Hurricane Wilma hit the South Florida area Oct. 25th, 2005. In my current role as a Telecom Manager for a large fire department, I got to see many of my predictions and fears about Telephone company powering come true.
Wilma was, as hurricanes go, pretty mild. It was a slow moving, wet Category 2 hurricane. Compared to Hurricane Andrew of 1992, we were very lucky. Andrew was a very fast moving, compact, Cat 5 storm that totally devastated South Dade. Wilma was mild in comparison. But it was much larger and did strike all of Miami Dade and Broward Counties. Even now, a year later, many buildings still have blue tarps on their roofs.
Wilma did do some roof damage, ripped up trees, and caused huge power failures, for weeks in some places. Debate continues about the condition of the FP&L poles and infrastructure. Were they maintaining their plant? Was the decision not to trim trees that threatened, but didn't touch, power lines a good decision?
The end result was far more power outages than a strong Cat 1 or weak Cat 2 storm should have caused. We learned a lot those days about how dependent we were on power.
Some topics I'll try to cover here:
Access to effected area after the storm
Sites that stayed up
Changes made with how critical sites are now serviced
Some cases I'll mention from my own personal experience.
Case 1, RT with a bad breaker panel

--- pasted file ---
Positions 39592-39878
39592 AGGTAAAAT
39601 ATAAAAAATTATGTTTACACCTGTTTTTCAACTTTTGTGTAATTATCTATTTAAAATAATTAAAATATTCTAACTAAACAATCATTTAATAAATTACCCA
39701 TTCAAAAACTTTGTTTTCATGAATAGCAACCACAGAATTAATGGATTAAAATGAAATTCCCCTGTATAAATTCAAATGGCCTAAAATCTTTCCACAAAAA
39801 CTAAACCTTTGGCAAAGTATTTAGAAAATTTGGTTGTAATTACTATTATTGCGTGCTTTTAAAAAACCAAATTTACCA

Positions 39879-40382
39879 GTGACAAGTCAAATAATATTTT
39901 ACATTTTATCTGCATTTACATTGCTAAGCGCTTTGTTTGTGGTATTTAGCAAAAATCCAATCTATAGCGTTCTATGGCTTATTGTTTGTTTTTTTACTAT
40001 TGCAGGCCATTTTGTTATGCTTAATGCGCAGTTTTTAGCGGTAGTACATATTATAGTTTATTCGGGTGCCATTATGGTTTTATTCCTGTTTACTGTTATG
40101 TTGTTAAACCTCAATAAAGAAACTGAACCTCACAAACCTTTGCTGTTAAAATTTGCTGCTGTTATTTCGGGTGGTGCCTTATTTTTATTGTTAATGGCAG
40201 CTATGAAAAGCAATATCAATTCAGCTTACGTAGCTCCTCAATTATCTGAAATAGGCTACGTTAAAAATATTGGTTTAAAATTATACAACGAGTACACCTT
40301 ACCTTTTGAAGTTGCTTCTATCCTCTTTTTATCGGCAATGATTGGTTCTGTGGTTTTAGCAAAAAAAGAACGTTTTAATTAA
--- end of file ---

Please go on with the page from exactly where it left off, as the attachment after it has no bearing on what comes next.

This wasn't Wilma related. Back in the 1980's I worked for a cable company. Our circuit to our main office had been down for hours. I was staring to get annoyed because all work stopped for our business without this critical link. I went down the street to what must have been one of the early RTs, in a CEV (Controlled Environment Vault). In introduced myself to the techs working... well... standing around. I asked what was wrong and they explained it was a power outage. Mind you, they were speaking louder than normal to be heard over the sound of the generator that was running right there. When I pointed out that power seemed to be there, they agreed, but said there was still a power outage. When a supervisor arrived, I asked if I could somehow help. I explained that knew some some skills in power systems. After many hours of outage, he was happy to accept my offer. I went down the ladder and he showed me around. My first trip into a CEV. Sure enough, everything was dead. He explained that generator didn't seem to make any difference. I decided a good next step would be to bypass the CEV's electrical system. He showed me which equipment racks were the most important. I went to my van and got an extension cord. This is when I learned that they don't use the 15 amp plugs we're used to. They use the 20 Amp version that won't go into a 15 amp cord. So next I went to the empty racks and gathered together the cords that when from bottom of the rack to the top of the wall where they plugged in. They were basically heavy duty 8' cords. A few of them in series and I had enough to make it to the accessory outlet on the generator trailer. The rack powered right up. I ran another set of cord to power another rack the same way. Same positive result. Our circuit to the home office came up and we got back to business. Later that day I found out that the main breaker in the CEV had gone bad. That, and the transfer switch were common to both power sources so it became the common point of failure. While an electrician found this in seconds, it appears that BellSouth didn't have a tech that had the level of training necessary to do basic electrical troubleshooting.